Warfarin induced Skin Necrosis – Forgotten Diagnosis
Sachin Sondhi*1, Ayushi Mehta2, Kunal Mahajan3
1Department of cardiology, IGMC Shimla, HP, India
2Department of anaesthesia, IGMC Shimla, HP, India
3Department of cardiology, IGMC Shimla, HP, India
Sachin Sondhi, Department of cardiology, IGMC Shimla, HP, India. Tel: +91-8219508161, E-mail: firstname.lastname@example.org
Sachin Sondhi et al. (2017), Warfarin induced Skin Necrosis – Forgotten Diagnosis. Int J Car & Hear Heal. 1:1, 2. DOI: 10.25141/2575-8160-2017-1.0002
Copyright: ©2017 Sachin Sondhi et al. This is an open-access article distributed under the terms of the Creative Commons Attribution
License, which permits unrestricted use, distribution, and reproduction in any medium, provided the original author and source are
Received Date: August 16, 2017; Accepted Date: August 21, 2017; Published Date: August 22, 2017
78 year old male presented to us with syncope and was found to
have sick sinus syndrome in form of tachy-brady syndrome with
intermittent atrial fibrillation. After pacemaker implantation,
he was discharged on 3mg of warfarin for prevention of stroke.
At time of discharge his baseline INR was 1.12. After 3 days of
discharge, he developed painful ecchymosis over both lower limbs
which progressed to hemorrhagic bullae and finally to eschar
formation with central necrosis seen within 5 days (Figure 1).
The INR at that time was 1.03. The diagnosis of Warfarin induced
skin necrosis (WISN) was made. His warfarin was stopped for 4
days. After starting local wound care, lesions started improving.
For stroke prevention, finally he was started on dabigatran 110mg
twice a day.
Figure 1. WISN (a) 1st stage of burning painful ecchymotic areas
over bilateral lower limb (b) 2nd stage showing hemorrhagic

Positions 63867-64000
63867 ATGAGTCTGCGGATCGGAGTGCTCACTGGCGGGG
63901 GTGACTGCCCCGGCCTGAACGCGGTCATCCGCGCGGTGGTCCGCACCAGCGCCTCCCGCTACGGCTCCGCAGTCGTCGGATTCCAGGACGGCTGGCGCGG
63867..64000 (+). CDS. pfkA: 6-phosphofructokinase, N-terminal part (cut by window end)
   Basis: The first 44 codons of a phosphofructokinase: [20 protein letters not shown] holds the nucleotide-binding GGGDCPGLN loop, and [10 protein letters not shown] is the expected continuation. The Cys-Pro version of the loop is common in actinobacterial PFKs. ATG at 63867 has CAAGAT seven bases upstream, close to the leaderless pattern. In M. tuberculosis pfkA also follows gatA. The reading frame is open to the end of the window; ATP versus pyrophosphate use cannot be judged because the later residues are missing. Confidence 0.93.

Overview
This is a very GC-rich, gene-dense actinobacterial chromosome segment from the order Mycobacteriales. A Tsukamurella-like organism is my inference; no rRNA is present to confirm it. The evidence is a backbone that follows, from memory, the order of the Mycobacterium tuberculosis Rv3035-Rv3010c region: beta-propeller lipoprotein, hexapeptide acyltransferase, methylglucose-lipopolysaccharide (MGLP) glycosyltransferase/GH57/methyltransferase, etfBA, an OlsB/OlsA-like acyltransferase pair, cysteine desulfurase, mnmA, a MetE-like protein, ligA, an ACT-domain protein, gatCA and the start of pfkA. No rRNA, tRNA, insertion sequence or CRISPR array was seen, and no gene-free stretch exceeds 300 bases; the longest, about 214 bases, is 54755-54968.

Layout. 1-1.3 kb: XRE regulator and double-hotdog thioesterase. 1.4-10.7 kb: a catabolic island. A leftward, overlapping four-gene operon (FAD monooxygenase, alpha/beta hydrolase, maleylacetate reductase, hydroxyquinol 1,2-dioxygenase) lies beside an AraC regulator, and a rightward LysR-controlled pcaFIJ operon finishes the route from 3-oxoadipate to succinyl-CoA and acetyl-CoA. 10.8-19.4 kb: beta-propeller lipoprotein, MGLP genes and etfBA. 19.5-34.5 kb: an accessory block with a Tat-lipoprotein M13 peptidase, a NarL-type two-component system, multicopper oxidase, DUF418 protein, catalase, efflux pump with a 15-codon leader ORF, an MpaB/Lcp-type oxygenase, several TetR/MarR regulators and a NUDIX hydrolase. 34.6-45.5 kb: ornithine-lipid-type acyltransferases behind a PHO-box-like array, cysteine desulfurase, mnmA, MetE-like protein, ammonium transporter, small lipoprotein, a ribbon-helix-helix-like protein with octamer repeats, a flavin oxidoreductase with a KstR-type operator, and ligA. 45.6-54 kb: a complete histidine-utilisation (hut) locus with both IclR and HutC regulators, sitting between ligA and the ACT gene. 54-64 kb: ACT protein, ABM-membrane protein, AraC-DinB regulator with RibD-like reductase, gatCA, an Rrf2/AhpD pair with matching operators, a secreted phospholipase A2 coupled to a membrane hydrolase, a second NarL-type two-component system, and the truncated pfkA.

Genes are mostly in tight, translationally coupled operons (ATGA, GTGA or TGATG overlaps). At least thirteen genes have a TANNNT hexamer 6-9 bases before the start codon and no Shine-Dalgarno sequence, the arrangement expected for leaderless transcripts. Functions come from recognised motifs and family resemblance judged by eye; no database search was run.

bullae (c) 3rd showing characteristic central necrosis
Skin necrosis occurs in 0.01% to 0.1% of patients receiving
warfarin.1 Skin reactions associated with warfarin commonly
occur 3 to 5 days after initiating treatment and are more common
in protein C and protein S deficient patients. Warfarin inactivates
vitamin K-dependent “clotting factors II, VII, IX, and X” and
“natural anticoagulants, Proteins C and Protein S”. The Protein
C and Protein S are inactivated immediately after starting
warfarin because of short half life. This may cause a paradoxical
hypercoagulable milieu in which microthrombi develop in
cutaneous and subcutaneous microvasculature.1-3. This led
to skin necrosis mostly over fatty areas. Treatment involves
discontinuation of warfarin and reversal with vitamin K if needed.
An alternative anticoagulant, such as heparin or LMWH, should
be given to patients with thrombosis. Protein C concentrates may
accelerate healing of skin lesion in protein C deficient patient;
FFP may be value for those with protein S deficiency. Warfarin
should be restarted at low doses with overlapping with parenteral
anticoagulant and should be continued until the INR is in
therapeutic range for at least 2 to 3 consecutive days.
- Gelwix TJ, Beeson MS. Warfarin- induced skin necrosis. Am J
Emerg Med 1998;16:541-3.
- Chan YC, Valenti D, Mansfield AO, Stansby G. Warfarin induced
skin necrosis. Br J Surg 2000;87:266 – 72.
- Sallah S, Abdalah JM, Gagnon GA. Recurrent warfarn-induced
skin necrosis in kindreds with protein S deficiency. Haemostasis 1998;28:25 – 30.